Watch ‘The Notebook,’ save your marriage

A revolutionary study finds the best technique for preventing divorce: Hollywood

Photo illustration by Sarah MacKinnon

Photo illustration by Sarah MacKinnon

Few pastimes are more typical of coupledom than curling up and enjoying a movie together. But a revolutionary new study shows that this small act—watching and reflecting on, say, Gone with the Wind with that special someone—can actually save a relationship from apathy or dissatisfaction.

Recently, Canadian and American researchers conducted a three-year experiment looking at ways of preventing divorce in which they had couples view five Hollywood films per month and discuss how each one related to them. The films were all about long-term relationships, and the researchers made a “shocking” discovery, says Ronald Rogge, lead author: The couples’ chances of breaking up were cut in half compared to those who did not participate in any marriage therapy (11 per cent vs. 24 per cent). Even more surprising: The “movie treatment” was just as effective at reducing divorce as spending the same amount of time in formal marital workshops focused on improving conflict management, empathy and communication. “The idea that this is a potential low-cost, easy, readily available option is really important,” says co-author Rebecca Cobb.

In a society fixated on pathologizing every bad habit, and where commitment “for better or worse” is increasingly scarce— a quarter of marriages dissolve within three years—the lesson is heartening. It seems that, with a little guidance and lots of motivation, many people are quite capable of overcoming romantic problems on their own. “Maybe we don’t need to teach couples anything,” says Rogge, a psychology professor at the University of Rochester. “Maybe a lot of couples already know what they’re doing right and what they’re doing wrong—they just need to take time out of their busy lives and put effort back into their relationship.”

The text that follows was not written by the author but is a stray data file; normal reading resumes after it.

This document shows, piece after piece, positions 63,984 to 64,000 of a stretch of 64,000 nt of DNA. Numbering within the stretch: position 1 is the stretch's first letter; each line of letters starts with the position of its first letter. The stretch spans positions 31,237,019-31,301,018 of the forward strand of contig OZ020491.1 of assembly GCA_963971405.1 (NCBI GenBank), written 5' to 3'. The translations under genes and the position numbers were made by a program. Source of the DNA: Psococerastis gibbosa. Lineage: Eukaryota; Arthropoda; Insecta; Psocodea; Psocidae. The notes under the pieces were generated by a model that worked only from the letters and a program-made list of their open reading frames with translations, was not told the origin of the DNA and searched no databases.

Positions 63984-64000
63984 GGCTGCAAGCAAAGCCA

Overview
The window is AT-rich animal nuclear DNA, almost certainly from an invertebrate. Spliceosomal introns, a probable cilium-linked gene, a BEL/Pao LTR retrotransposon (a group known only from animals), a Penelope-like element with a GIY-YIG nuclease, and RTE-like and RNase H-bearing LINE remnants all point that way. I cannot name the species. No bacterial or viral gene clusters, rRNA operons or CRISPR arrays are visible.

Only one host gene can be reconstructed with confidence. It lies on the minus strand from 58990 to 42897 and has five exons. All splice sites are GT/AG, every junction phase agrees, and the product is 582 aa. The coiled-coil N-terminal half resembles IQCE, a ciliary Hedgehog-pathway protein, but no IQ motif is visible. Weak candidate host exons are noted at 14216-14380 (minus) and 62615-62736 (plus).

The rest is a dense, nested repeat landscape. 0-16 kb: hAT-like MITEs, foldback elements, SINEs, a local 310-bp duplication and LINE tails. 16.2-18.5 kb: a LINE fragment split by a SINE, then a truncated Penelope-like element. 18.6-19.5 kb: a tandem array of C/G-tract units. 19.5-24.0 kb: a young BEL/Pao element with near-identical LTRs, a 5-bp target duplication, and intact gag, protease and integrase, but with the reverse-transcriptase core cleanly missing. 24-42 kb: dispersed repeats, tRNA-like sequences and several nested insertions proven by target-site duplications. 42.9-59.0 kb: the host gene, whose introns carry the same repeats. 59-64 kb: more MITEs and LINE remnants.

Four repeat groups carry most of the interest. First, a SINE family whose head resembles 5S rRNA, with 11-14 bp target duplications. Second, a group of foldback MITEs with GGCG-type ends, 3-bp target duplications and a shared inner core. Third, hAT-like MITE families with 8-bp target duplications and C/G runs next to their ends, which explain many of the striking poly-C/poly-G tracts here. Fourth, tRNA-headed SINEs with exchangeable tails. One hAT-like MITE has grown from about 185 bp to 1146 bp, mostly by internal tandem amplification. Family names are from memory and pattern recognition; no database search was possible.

In creating the movie treatment, Rogge and his colleagues were studying how “relationship awareness” affects satisfaction levels over time. Couples watched any of 47 movies shortlisted by the researchers and, after each viewing, they talked through the same questions, which explored how they compared to the characters: Did this couple in the film strive to understand each other? Did they accept one another, even if they were different? How did the couple handle arguments? Did they try to use humour to keep things from getting nasty? Did the couple in the movie do considerate things for each other? Did their apologies seem sincere?

Rogge says “the magic lies [in] using the movies to ease into discussions” that would otherwise be “scary and threatening.” Adds Cobb, a psychology professor at Simon Fraser University: “It’s not the movie-watching per se. It’s actually being able to engage in meaningful conversation [that answers], ‘What behaviours did the couples in the movie do that we don’t want as part of our relationship dynamic?’ ”

Those behaviours are as wide-ranging as the movies, which include classics such as The Thin Man, Two for the Road, Barefoot in Paris, On Golden Pond, and contemporary films such as American Beauty, The Notebook, Couples Retreat, Date Night, Don Jon and Her. (A full list of recommendations—which has been expanded since the study was conducted—and discussion questions are posted at couples-research.com.)

Rogge and colleagues deliberately chose movies in which the characters were grappling with issues that go unnoticed or just don’t exist during those fuzzy falling-in-love days. Alcoholism, codependency and manipulation play out in Days of Wine and Roses; opposing political views threaten a couple in The Way We Were; Indecent Proposal addresses infidelity; and Yours, Mine, Ours features a blended family. “Obviously, some of these movies are going to be more or less relatable,” says Cobb, but the broad themes are universal.

The study, published in the Journal of Consulting and Clinical Psychology, only included engaged and newlywed couples; a follow-up study is now under way using couples who have been together for various periods. While the researchers believe marriage workshops and therapy are important, they expect the movie treatment will work for many couples. They just have to agree on a movie first.




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